Religions are a little different from movies, songs, and other philosophical statements, in that many people fashion their lives around a set of religious beliefs. Religious doctrines and ideas can provide us with aspects of a story that is often much bigger than ourselves, and our own story will often fit into this larger picture. A person who identifies with Christianity, for example, will presumably hold a worldview that espouses the story of Jesus (as set forth in the Gospels) as an important qualifier for their life’s experiences. His or her experiences are interpreted through this filter of Christianity, and events are given meaning and significance by this espousal. Notions such as the Doctrine of Salvation (in whatever form) play an important role in their life, and may even serve as a primary identifier for the Christian. The Gospels tell us that Jesus came to “save” after all, and the Christian will differentiate between the “saved” and the “unsaved” in their interactions with the people around them. The Christian’s life is often seen as a continuation of the story of Jesus as they seek fulfillment in the “New Birth” that is granted to them through the death and resurrection of Christ.

The Role of Experience

“The only source of knowledge is experience.”

-Albert Einstein

Worldviewing refers to the experiences that we have in our life. It is the process of viewing the world. What we experience through this process then gets translated into our worldview. It stands apart from the belief system that is our worldview by being something that we DO as opposed to beliefs that we HOLD. Experiences can be broken down into two types: Action and Occurrence. An action is something that we do. It is anything from waving to a neighbor, to taking a class at a university. An occurrence is something that happens to us, and may or may not be directly related to our action. An example would be getting caught outside in the rain (which is related to the series of actions that led us to the circumstance), or a loved one passing away. These experiences are all integrated into our worldview in various ways. The occurrence of always witnessing objects always falling toward the earth, leads us to an expectation that if we drop an object, it also will fall to the earth. This expectation that stems from the experience is part of our worldview because it is an aspect of the way that we understand and interact with the world. The action of placing our hand too close to a flame leads us to expect that placing our hand close to a flame will cause pain. Because we do not desire that pain, we allow the expectation of the pain to shape our decisions and most likely try to avoid the painful situation. When we wave to our neighbor and he never waves back, we may draw the conclusion that our neighbor is unfriendly. Our assumption that he is unfriendly is a belief. That assumption, in conjunction with the rest of our worldview, will shape our understanding of his character, and how we choose to interact with him. Ultimately our experiences lead us to form beliefs about ourselves and the world. This principle is true of every experience we can have, whether we induce it by our actions or it merely occurs to us. Experiences shape our worldview constantly, because we are constantly having experiences that lead to beliefs. Much more could be said of the role of worldviewing, but for now I will leave off with the basics of the matter.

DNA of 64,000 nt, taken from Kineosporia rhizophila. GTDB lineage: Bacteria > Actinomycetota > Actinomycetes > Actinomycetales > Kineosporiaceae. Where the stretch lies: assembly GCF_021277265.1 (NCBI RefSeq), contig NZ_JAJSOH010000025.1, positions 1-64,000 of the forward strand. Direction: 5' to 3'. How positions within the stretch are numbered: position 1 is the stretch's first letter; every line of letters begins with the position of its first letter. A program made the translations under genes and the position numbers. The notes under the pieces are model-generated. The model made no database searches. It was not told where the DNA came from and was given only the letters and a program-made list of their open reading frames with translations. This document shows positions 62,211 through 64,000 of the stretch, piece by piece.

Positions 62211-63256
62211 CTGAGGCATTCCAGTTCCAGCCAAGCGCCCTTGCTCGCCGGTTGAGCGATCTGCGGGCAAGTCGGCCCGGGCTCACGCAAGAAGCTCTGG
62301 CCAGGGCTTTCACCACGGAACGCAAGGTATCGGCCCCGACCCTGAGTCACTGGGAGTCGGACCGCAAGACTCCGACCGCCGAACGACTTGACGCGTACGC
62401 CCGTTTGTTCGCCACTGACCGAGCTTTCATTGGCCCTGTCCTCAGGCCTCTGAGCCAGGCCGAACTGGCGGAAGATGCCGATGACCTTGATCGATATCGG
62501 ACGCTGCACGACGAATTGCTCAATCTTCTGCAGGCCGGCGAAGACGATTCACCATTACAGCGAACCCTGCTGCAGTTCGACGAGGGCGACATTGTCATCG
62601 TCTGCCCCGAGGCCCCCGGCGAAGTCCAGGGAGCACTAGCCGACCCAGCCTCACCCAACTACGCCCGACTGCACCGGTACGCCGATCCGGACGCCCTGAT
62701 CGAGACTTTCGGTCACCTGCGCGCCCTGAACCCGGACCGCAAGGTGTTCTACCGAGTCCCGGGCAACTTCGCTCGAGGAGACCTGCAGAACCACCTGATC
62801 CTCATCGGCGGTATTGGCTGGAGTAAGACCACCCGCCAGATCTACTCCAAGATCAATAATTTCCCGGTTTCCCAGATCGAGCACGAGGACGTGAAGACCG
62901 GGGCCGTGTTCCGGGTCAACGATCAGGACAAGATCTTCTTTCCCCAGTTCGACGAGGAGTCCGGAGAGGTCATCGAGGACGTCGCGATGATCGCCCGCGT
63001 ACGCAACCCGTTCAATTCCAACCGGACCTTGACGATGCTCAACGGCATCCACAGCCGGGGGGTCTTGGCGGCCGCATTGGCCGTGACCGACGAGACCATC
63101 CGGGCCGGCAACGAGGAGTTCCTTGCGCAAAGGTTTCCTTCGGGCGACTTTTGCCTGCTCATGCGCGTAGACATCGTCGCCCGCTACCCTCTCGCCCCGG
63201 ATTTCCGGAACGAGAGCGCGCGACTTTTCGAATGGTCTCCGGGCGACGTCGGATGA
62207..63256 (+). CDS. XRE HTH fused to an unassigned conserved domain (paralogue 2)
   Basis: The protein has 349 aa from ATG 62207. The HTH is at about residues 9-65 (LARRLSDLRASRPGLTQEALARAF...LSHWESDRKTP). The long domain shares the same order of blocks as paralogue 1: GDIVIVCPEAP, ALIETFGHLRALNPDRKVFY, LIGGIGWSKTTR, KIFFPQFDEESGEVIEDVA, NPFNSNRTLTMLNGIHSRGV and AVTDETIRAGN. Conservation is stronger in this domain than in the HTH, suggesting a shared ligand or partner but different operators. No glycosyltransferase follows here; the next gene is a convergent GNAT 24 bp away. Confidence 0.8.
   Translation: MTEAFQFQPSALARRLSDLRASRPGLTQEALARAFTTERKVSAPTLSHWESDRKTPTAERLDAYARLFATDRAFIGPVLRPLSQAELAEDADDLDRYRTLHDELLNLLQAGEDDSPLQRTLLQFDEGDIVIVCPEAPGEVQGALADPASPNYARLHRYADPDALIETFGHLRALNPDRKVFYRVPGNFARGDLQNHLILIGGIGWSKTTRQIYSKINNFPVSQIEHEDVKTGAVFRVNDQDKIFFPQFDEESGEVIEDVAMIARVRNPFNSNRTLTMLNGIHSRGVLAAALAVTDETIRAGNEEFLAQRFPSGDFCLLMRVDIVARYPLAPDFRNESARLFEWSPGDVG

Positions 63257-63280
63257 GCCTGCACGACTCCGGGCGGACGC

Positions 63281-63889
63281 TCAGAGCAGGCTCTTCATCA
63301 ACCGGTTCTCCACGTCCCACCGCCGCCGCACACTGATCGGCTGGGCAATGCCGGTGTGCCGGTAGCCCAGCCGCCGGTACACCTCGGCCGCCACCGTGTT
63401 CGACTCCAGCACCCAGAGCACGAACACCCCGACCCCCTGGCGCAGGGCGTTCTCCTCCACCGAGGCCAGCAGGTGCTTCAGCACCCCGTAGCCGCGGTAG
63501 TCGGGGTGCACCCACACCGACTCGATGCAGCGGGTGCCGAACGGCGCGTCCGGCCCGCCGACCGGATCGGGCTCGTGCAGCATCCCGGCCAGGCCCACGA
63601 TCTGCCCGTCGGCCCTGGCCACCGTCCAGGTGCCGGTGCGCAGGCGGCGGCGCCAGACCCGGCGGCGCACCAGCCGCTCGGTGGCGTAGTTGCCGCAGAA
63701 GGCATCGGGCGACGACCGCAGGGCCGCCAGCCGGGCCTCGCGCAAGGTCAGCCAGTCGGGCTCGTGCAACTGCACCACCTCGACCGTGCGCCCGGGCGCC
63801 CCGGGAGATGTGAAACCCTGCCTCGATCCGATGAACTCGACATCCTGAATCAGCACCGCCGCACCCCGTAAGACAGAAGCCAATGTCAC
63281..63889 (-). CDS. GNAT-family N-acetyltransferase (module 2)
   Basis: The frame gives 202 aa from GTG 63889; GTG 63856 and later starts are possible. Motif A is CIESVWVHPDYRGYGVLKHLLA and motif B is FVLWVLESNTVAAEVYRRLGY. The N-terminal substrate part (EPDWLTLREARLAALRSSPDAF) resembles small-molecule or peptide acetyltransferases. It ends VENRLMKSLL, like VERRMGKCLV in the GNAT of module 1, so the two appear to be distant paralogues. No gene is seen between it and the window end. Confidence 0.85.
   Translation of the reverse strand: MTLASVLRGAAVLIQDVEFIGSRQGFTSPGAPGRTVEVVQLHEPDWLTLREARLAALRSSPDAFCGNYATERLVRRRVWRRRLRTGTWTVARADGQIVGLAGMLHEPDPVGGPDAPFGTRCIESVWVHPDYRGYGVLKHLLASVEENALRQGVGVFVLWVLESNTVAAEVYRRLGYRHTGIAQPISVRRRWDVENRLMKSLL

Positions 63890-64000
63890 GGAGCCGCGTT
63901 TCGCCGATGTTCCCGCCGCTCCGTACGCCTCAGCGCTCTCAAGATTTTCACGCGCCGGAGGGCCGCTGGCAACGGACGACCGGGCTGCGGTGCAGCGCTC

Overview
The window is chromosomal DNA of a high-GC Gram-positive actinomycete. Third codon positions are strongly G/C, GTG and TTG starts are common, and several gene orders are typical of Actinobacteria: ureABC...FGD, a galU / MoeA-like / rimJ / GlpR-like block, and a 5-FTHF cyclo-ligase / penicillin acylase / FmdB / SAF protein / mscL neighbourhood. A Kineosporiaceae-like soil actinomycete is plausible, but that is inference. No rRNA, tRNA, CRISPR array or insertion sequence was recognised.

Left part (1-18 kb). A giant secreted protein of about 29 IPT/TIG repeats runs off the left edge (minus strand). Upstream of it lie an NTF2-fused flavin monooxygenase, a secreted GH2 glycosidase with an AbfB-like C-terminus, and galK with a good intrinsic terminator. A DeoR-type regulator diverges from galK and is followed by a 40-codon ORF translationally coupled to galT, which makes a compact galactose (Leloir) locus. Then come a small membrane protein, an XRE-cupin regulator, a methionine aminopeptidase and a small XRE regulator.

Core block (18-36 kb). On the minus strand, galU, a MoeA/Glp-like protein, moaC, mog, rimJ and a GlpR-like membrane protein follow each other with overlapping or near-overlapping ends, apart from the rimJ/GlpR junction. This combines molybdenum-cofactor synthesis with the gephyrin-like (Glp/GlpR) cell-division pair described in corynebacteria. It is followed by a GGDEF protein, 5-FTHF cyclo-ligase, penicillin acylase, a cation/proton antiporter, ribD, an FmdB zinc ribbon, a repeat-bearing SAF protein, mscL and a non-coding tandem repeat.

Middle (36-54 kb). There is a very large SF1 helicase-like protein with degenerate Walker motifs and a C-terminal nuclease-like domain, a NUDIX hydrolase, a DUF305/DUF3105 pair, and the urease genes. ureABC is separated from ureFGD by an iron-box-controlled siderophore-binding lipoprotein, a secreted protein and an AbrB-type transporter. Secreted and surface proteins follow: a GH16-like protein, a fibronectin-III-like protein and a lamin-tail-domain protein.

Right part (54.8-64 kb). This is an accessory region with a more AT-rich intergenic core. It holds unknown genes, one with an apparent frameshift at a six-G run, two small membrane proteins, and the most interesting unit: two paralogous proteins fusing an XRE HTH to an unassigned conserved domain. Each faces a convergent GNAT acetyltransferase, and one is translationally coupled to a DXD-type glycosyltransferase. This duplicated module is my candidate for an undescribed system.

In Conclusion

I hope I have succeeded in discussing some of the most basic ideas in Worldview. Beliefs and experiences are the two most basic divisions, yet because of the interrelatedness of everything it is sometimes difficult to distinguish where an experience ends or a belief begins. Much more could be said of these things, and they could be broken into many different categories. In the next Thought I intend to discuss Foundational Understanding. By this I mean some important considerations that need to be taken into account if we are to examine our own worldviews. Later on I will discuss coherence, relevance, and creativity as they relate to our views of the world.

G. Boyd

G. BoydI will open my mouth in a parable, and I will utter the dark sayings of old...